- Henry Ford
  8. pandamonkey

    pandamonkey Active Member

    Uncle Bob, you rock! Thank you.
    Your stories remind me of a friend (and more experience sampler then I) who took a sledge hammer with the head wrapped tight in a towel and smashed it against an massive iron sewer pipe that was sitting in a work yard. He said that it resonated forever! I've heard that you can use non-lubricated condoms to carefully cover the heads (no pun intended) of mics for under water recordings. Does anyone know anymore about this or have any tips? To answer your question, Uncle-Bob, I don't own any hardware samplers but own and use Native Instruments, Kontakt. Do you think that there is any merit in going after hardware samplers these days?
  9. Nate Tschetter

    Nate Tschetter Active Member


    Hardware samplers are still good for things like drums, SFX, backing vocals, etc. The nice things is, they tend to be much more stable than a computer if you intend to take them out live.

    For studio stuff though, I dunno if I'd have one. The software is good and in many ways, exceeds what a hardware sampler can do.
  10. UncleBob58

    UncleBob58 Active Member

    What up Nate!

    Just started getting into the softsamplers, but don't want to waste the time tranfering my library to the computer. I've got hundreds of megs so it's just faster and easier to MIDI up the old ASR10. In two of the studios I freelance at they have the AKAI MPC3000. As much as I hate to admit it, the outputs just have that grungy sound you need for rap/hip-hop.

    I still love my ASR10. There's just something about making wierd loops with it that I just can't seem to get out of a softsampler. Maybe when I have more time to experiment I'll like them better. (More time? what a unique concept! Actually, if I had more time I would become more familiar with my pillow!) Hardware pieces, be they samplers, synths, whatever, seem to have very unique personalities which instruments in the virtual world don't seem to have. My old Rhodes and my Wurlitzer electric pianos just have that something special over even hardware emulations. There just seems to be something about the buzzes and rattles.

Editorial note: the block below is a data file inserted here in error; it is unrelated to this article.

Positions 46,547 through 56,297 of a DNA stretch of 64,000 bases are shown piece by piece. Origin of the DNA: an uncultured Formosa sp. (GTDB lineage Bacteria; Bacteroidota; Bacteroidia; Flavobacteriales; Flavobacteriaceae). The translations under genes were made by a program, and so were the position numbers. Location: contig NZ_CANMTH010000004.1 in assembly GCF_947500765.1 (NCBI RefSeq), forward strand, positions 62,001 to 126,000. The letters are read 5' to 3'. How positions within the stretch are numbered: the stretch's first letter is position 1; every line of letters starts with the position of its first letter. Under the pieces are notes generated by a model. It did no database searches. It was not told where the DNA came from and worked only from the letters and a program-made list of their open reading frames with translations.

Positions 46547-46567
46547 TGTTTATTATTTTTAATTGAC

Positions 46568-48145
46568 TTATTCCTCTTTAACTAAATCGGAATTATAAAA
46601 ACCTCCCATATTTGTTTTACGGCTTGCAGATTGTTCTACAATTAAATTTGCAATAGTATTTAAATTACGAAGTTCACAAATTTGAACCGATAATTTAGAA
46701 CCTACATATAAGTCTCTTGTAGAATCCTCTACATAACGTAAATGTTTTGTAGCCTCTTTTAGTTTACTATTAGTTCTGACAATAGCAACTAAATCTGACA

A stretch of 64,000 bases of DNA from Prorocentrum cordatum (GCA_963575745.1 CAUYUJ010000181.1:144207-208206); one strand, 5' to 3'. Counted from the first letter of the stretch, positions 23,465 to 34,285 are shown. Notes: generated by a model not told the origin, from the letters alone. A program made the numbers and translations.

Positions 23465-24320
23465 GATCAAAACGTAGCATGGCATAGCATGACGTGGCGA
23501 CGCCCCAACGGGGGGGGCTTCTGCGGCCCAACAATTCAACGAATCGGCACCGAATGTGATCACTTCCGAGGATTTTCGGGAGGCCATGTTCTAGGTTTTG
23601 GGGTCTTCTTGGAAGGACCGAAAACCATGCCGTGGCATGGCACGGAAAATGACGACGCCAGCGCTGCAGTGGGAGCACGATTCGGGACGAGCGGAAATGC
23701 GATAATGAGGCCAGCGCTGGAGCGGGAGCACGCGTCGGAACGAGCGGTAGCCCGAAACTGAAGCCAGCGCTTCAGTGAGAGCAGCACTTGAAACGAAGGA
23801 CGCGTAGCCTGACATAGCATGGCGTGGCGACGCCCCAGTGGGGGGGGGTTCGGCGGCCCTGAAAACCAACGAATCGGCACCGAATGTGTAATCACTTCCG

Anyway, back to sampling.

    Pandamonkey - Sample EVERYTHING! A buddy of mine once sampled tearing a piece of paper, slowed it way down and it made a great sci-fi monster growl. Try layering stuff. I caught a show on movie sound FX and they were talking about adding excitment to a track. I forget which movie it was, but it was a fight scene on top of a train hurtling towards a tunnel. When the train entered the tunnel they added a tigers roar subliminaly in the track to enhance the suspense. It is a sound that just makes the hackles on the back of your neck stand up its so ingrained in our primal heritage. In the first Star Wars movie, the lazer gun sounds were actually the guy wires on electrical and radio towers hit with a hammer and speeded up.

    As I've said before, have fun and experiment, experiment, experiment!


    Uncle Bob